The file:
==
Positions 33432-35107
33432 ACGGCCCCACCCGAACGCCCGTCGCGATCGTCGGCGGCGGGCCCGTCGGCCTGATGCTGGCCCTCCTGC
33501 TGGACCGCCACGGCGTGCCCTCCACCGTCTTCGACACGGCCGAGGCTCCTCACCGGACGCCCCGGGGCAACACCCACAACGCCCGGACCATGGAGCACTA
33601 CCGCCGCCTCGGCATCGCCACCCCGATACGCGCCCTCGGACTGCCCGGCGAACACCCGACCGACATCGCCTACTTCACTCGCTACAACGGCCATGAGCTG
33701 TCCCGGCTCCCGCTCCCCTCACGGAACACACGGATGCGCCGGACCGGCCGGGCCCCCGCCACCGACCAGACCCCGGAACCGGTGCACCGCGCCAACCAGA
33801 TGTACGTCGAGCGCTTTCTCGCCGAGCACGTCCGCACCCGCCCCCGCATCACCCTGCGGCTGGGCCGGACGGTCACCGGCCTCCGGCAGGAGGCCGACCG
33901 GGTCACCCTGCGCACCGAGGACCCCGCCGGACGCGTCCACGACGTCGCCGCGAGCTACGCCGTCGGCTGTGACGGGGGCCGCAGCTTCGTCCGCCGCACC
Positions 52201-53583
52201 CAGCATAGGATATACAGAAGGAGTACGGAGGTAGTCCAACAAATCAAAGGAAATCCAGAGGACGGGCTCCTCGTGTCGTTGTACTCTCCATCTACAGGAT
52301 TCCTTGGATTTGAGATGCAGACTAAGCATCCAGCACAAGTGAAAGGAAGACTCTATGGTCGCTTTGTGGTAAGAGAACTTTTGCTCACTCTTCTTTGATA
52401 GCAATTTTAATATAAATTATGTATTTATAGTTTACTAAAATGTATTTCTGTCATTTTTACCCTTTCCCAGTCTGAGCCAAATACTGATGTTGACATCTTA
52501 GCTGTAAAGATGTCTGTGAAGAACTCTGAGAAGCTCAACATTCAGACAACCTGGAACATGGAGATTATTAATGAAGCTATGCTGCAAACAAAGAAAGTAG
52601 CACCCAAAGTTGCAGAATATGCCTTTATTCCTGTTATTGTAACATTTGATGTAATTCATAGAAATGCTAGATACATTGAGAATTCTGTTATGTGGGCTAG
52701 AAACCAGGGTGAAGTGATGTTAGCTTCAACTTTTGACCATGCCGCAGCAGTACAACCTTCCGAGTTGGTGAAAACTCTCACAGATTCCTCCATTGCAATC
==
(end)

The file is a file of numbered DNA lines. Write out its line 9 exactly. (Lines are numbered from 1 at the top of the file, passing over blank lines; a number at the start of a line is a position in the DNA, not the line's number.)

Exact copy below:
52201 CAGCATAGGATATACAGAAGGAGTACGGAGGTAGTCCAACAAATCAAAGGAAATCCAGAGGACGGGCTCCTCGTGTCGTTGTACTCTCCATCTACAGGAT